I've been a bit quiet here lately, considering that it's the holidays, but there's a very good reason for that. I'm about 47,000 words into writing a fantasy novel, and I've been ploughing a lot of my free time over the holidays into that, rather than doing the usual kind of instant gratification activities I'd normally do on holiday, like playing a lot of videogames (you know the one), watching films, and so on.
Writing and creating stories has been something I've done for almost as long as I can remember. Creative story writing was one of the few aspects of studying English that I enjoyed (the other parts I just saw as a necessary evil that allowed me to be better at the good bits) and I suprised my parents one year (I think I was about 16) at Christmas by asking for a typewriter, rather than the usual crap I would normally ask for. I really wanted a PC, since I'd been captivated by playing UFO: Enemy Unknown on my brother's computer when he came home from University, but recognising my parents' rather constrained financial situation at the time, I asked for a typewriter instead, since they were a whole lot cheaper and what I was really interested in was writing my own stories about the game world, rather than playing the game itself.
I'm not entirely sure what became of the typewriter itself, or the reams of undoubtedly horrifically bad fanfic that I wrote with it. The history of literature, certainly, has not suffered due to their loss...
In any respect, I'm a far more creative and experienced writer now than I was then, though I'm still probably well short of the 1,000,000 words of written fiction that the received wisdom in narrative literature states you have to surpass before what you're writing has a chance of being any good. I think that by now I'm about three-quarters of the way there - and while I would normally thumb my nose to such prescriptive "rules" as elitist poppycock, this one, I feel, does have at least some merit to it. Like most skilled activities, writing is a skill that needs to be learned, practiced and constantly refined. And I also think that there is an element of truth in that no-one really writes because they want to. I don't write because I want to. I write because I need to - and that's a big, crucial difference.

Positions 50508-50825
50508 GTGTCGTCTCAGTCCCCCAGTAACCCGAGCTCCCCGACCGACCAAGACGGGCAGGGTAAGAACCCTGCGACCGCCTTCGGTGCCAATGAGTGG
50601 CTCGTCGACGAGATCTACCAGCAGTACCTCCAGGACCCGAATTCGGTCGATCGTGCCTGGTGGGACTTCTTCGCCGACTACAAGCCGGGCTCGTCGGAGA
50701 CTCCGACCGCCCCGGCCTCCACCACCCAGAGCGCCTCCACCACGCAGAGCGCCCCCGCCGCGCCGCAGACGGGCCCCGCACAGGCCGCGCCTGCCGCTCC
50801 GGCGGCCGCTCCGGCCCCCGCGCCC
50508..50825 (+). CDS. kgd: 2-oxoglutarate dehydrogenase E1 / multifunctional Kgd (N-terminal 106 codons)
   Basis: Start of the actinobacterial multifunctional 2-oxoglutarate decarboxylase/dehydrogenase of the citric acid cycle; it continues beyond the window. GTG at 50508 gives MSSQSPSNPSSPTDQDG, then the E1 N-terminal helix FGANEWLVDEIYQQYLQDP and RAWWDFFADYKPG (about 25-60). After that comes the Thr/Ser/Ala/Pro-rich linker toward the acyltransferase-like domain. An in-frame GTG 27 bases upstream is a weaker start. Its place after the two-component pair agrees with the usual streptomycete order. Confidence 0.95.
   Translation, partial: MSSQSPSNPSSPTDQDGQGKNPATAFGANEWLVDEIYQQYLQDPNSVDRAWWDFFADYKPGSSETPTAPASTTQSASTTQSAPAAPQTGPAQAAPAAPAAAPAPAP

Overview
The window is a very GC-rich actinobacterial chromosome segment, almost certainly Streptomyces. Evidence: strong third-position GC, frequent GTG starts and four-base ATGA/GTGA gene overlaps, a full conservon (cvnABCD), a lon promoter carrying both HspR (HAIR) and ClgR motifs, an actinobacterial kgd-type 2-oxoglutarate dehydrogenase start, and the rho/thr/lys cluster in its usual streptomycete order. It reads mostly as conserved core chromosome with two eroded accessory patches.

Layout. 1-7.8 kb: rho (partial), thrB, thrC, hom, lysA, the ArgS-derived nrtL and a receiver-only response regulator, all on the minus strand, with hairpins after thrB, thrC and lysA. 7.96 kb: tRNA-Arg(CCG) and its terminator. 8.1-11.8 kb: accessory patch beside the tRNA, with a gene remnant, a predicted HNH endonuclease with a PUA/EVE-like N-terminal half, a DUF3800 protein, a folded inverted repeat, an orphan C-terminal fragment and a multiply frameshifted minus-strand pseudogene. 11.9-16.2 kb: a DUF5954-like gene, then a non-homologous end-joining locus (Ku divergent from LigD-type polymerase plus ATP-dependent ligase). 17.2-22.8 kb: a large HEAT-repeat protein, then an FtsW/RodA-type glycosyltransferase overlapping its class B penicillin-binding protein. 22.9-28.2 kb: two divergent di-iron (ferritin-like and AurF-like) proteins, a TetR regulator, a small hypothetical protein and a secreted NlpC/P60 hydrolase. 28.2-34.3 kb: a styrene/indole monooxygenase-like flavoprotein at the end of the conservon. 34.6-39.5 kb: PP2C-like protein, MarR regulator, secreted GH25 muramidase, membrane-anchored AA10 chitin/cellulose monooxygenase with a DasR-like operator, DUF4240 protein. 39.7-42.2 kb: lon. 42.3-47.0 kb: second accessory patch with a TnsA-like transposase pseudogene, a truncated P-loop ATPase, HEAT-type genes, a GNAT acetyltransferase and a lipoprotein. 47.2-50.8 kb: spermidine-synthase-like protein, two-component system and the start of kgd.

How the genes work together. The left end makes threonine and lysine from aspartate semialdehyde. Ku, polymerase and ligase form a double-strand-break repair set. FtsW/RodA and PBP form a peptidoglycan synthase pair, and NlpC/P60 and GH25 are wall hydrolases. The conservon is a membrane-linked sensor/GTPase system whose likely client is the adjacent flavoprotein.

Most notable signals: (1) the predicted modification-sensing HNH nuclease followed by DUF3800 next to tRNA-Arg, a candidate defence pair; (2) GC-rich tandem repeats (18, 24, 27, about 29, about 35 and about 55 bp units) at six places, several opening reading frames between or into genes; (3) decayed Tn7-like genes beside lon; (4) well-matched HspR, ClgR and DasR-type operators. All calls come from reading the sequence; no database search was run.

I'm a good communicator - in my job, I have to be. Otherwise I'd have thirty bored kids making their own entertainment by hurling stools and blowing things up in my science lab (and if anyone's going to blow stuff up in my lab, it's me... as the ceiling tiles will testify!) But I've always had more of an affinity with communication through the written word, rather than the spoken word. After all, my academic background is scientific, not the humanities. It's only more recently that I've had to train up and hone my verbal communications skills, but one of the beneficial side effects of that is that it's slightly refocussed the emphasis of my writing. I used to write purely descriptively, building worlds and recounting sequences of events. While there are a great many novels (in all genres) that do precisely this, since I became a teacher I've been exposed to thousands of different people from a huge range of social, economic and cultural backgrounds, which has led me to the realisation of one key idea: people are fascinating.
I didn't always think that. In fact, as your typical, teenaged, introverted Physics student, I wasn't terribly good with people. Fairly awful, in fact. (Some might say that I'm not much improved now, and they're living with me!)
The upshot of this realisation is that now I'm much more interested in the characters than the world building in my writing. I still like trying to create new, unique worlds - which is surprisingly difficult, given the diversity of influences and variety of ways images and ideas can get subconsciously imprinted into your brain these days - but now I seem to spend more time in creating interesting characters. This is also a remarkably difficult process, because you're trying to find character hooks that are unique, whilst simultaneously avoiding cliché, which also allow you to make the characters act and behave in a consistent, believable way.
So while I was in London earlier this week to meet up with a friend, I paid a visit to Foyles and perused their creative writing section (writers, of course, love to write about writing). There I found a fascinating and very informative book: Writer's Guide To Character Traits by Linda N. Edelstein. I've spent a lot of time with the book this week, and it's been reassuringly enlightening to find that the character traits I would ascribe to the characters are consistent with the psychological personality types described in the book. The book I'm writing is an adaptation of one of my own scripts (which itself started out as an adaptation of an unfinished short story) that I wrote for the now sadly defunct Script Frenzy three years ago. The story originally started out as a traditional "High Fantasy" story in the J.R.R. Tolkein mould, but Game of Thrones (and me reading my way through the entire series in about eight months) changed all that. The script is almost certainly never going to see the light of day or ever leave the safety of my "Ravings" USB Flash drive, but I have hopes that the novel will. Whether it will be any good is a question that remains to be resolved (I'm far too paranoid and self-critical to be an objective judge of my own work - hence why the sci-fi book I finished last year needs to go through at least one more re-write before I even consider letting it out into the wild) - but when you look at a lot of the other crap on the shelves these days that sell by the hundreds of thousands, you do think "why not?"... I'm not under any illusions about ever having the talent to earn Pulitzer, Man Booker or Nobel prizes for literature... but an actual physical book on a shelf with my name on it? Why not?